"What’s wrong with Six Sigma?” ask John Goodman and Jon Theuerkauf on p. 37 of this issue. I can think of some quality professionals who would answer, “Everything!” The authors argue the concepts and tools comprising the methodology are sound; any problems usually lie with implementation. Couldn’t we say the same about quality in general?
Whenever any type of quality initiative fails—whether it’s Six Sigma, ISO 9000, the Baldrige criteria or a more elementary tool like statistical process control—isn’t it typically because it was the wrong tool or methodology for the situation, or it wasn’t supported sufficiently (either with resources or management commitment) or it wasn’t followed through on properly?
Often the root cause of implementation problems is lack of buy-in. That can happen at any level, from senior management down to frontline workers (on the shop floor or in the office, clinic or classroom). But most quality professionals and experts would agree the top level buy-in is most important—not only do senior leaders control the flow of resources (money, equipment and personnel), but they also set the vision and strategy for the organization as well as the code of conduct for how it operates.
How do you reach those top decision makers? One way ASQ is helping is through its economic case for quality initiative, which will soon provide information and tools to prove quality has a positive impact on the bottom line. (Read a brief update on p. 14 in “Keeping Current,” and watch for more information in future issues and online at www.asq.org.) Another way is through the ASQ Research Committee, a program designed to engage organizations and their senior leaders.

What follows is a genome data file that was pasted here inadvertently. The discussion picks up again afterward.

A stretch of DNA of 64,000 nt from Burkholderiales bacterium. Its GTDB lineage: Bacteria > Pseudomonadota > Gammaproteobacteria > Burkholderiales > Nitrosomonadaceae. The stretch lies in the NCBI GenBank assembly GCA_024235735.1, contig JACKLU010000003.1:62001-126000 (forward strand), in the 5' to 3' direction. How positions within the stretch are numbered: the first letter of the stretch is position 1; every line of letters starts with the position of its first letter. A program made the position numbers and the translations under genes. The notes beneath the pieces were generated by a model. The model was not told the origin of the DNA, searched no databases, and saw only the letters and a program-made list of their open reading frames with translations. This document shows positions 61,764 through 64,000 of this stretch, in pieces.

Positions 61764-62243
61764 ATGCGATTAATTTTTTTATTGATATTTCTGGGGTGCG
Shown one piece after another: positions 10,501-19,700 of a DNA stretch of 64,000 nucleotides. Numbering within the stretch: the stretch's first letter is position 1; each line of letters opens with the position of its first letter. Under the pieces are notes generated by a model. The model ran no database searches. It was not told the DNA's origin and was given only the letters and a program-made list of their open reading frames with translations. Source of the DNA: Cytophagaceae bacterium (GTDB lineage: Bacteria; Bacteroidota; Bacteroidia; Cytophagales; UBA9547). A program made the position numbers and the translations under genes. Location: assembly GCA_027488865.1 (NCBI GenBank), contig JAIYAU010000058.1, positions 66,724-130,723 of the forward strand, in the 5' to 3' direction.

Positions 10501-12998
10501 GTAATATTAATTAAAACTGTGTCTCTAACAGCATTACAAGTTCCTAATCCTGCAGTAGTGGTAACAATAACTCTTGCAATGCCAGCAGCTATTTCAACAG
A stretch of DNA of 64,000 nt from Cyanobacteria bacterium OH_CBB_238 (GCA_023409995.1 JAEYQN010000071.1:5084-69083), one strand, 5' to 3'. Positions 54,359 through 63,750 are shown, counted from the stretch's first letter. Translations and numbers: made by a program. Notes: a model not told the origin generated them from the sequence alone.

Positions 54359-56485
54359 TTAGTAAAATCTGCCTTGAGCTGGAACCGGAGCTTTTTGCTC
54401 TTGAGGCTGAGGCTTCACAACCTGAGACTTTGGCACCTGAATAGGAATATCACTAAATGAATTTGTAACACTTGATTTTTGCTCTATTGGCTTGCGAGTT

For example, one of the first topics selected for research is leadership and its role in sustaining quality over time. Does a company’s level of quality rise and fall depending on who the CEO is and how personally committed that person is to improvement and performance excellence? Common sense says yes, but can that premise be proved? (This topic is being pursued in conjunction with the Juran Center at the University of Minnesota’s Carlson School of Management, in response to a challenge issued by Joseph M. Juran.)
Other research topics include a critical analysis of what is and isn’t working with Six Sigma; an innovation project in conjunction with the Council on Competitiveness; expansion and accessibility of the quality body of knowledge; and the use of quality in healthcare, higher education and government. For more information, visit www.asq.org/pub/research.
Obviously, research alone
won’t cause change; the data and analyses it creates have
to be implemented in real-world situations. (There’s that
implementation bugaboo again.) But well-documented information is
a powerful tool for achieving the buy-in so crucial to